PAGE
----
I listened to Audible Frontiers’ audio production of Redshirts which was read by Wil Wheaton. I don’t know if Wil Wheaton’s narrations are always so good, because I’ve only heard him narrating novels written by John Scalzi, but let me just say that in my experience, Scalzi + Wheaton = a brilliant performance. Wil Wheaton totally “gets” John Scalzi’s characters (and it’s not just because he used to play an ensign on Star Trek). If you’re an audio reader, you definitely want to read Redshirts in that format. If you’re not an audio reader, Redshirts could convert you.
I have no idea how the mental images I construct when experiencing a story would be like if I read the book, but the audioversion is fantastic. Will Wheaton starts off doing more or less ok the first chapter or two, but from there on, he really settles in his voice as narrator. I'm pretty sure that I prefer the audio version.
The writing is great. The only problem I had was the constant use of "he said", "she said" that kind of got on my nerves a little. Other than that, it starts out as a fun sci-fi romp, but becomes something much more. It's a colorful dive into narrative-exploration, making fun of tropes while being an ode to them at the same time. A lot of it is wonderfully subtly done, without an attempt to hammer the meta or the observations into the focus of the reader/listener.
That probably sounds boring, but I assure you, it isn't. From killer robots with harpoons to writer's block, this book is fracking awesome.
I'd compare it to movies. Think Galaxy Quest, Back To The Future and Pi.
Also, the experience isn't complete without the codas, in the excact order that they are.
The book itself gets a very fitting voice because of the background Will has, in fact so much that i can't imagine anyone more suitable. That being said, it's more the middle and end part of the book where his voice clicks into place with everything else.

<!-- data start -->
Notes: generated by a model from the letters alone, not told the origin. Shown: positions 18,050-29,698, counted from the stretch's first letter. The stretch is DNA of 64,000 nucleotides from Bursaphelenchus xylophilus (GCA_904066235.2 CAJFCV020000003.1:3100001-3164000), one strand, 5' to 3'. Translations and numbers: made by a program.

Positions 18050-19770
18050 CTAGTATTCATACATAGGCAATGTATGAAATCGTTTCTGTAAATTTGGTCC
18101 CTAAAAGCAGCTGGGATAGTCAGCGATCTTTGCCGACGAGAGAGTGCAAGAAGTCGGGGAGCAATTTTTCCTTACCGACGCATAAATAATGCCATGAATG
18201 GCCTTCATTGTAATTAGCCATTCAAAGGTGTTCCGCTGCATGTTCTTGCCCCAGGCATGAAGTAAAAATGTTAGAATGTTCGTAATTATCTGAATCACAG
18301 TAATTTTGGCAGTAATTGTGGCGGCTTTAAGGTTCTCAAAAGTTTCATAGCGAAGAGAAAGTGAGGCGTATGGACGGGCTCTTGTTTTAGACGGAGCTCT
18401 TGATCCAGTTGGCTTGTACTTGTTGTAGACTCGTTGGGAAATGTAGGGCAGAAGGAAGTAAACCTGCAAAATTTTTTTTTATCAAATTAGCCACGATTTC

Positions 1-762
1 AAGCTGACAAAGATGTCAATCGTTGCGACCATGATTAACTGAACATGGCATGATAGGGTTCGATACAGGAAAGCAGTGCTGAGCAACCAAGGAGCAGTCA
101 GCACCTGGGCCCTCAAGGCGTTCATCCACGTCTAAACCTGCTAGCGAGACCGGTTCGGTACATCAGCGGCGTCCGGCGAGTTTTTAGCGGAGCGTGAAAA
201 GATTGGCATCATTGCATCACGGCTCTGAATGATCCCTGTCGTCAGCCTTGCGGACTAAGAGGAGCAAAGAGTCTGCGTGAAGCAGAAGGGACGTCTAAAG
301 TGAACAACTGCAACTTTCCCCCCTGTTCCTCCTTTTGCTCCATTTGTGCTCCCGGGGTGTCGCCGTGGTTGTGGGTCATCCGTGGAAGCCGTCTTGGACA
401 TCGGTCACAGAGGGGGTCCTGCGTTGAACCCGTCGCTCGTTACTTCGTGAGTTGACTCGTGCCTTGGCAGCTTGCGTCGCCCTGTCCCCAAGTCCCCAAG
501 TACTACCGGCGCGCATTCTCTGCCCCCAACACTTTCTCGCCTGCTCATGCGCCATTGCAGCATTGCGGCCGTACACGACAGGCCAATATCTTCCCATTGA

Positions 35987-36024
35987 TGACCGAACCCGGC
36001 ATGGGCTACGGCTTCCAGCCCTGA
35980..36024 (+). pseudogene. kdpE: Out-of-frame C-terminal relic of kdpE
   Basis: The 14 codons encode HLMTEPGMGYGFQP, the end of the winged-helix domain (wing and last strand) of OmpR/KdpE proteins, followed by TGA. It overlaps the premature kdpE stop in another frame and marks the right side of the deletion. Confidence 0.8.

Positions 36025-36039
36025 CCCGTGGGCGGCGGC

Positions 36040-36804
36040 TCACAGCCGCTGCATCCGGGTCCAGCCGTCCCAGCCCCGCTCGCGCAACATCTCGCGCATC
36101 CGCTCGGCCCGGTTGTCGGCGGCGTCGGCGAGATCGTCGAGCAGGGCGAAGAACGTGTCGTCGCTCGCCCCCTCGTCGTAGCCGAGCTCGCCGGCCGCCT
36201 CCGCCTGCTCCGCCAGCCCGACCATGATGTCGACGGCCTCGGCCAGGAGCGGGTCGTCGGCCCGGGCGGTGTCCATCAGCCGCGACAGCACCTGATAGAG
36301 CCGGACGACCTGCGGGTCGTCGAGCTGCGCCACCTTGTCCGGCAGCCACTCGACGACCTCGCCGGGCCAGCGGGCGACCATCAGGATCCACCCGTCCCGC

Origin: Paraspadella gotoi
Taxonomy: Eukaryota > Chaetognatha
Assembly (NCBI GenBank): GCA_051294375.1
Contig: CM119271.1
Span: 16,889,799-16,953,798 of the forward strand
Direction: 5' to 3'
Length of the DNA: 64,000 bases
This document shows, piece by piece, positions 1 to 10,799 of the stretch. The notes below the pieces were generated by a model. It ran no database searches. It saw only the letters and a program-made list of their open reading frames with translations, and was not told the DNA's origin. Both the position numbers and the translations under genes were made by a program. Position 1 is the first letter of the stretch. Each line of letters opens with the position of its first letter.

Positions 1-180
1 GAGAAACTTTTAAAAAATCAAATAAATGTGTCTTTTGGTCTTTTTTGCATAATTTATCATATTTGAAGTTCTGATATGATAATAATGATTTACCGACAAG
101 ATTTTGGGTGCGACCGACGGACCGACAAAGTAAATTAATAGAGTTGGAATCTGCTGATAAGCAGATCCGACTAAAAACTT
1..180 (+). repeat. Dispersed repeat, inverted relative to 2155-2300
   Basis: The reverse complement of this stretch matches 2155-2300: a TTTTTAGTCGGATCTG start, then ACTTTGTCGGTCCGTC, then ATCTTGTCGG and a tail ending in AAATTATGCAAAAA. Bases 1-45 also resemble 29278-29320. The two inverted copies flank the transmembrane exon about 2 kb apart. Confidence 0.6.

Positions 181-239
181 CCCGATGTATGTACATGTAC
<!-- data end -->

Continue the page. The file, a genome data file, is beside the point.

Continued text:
The codas specifically was read with such great and subtle emotion that I was surprised. No offense to Will Wheaton, but I would never have imagined that one of his performances, in particular a voice only, -almost made me cry.
Fear The Narrative.
Fans of star trek or any weekly sci-fi show: buy it. It'll make you happy you did.
Will Wheaton's narration really reflected the character's emotions and gave you a feel for each situation the author had the characters in. Truthfully, I didn't know he was that good and was pleasantly surprised.
Someone finally wrote a good story about the plight of the red shirts.
Most of the main characters were done well but I like the interaction between the characters in the science lab!
I think 'Redshirts' says it all.
Well worth the listen. Wil should branch out in the audiobook narrations. He does a good job in Metatropolis also.
These poor characters. They're afraid of "Away Missions" because someone ALWAYS dies. Hilarious.
I enjoyed this far more than I had anticipated. Scalzi writes great dialogue and clearly understands the sci-fi television industry. The story stands as a really fun parody of the 'redshirt' concept in sci-fi, but also is a honest story about people trying to find out what their lives really mean in the greater universe. Wil Wheaton is a wonderful narrator for Scalzi's material.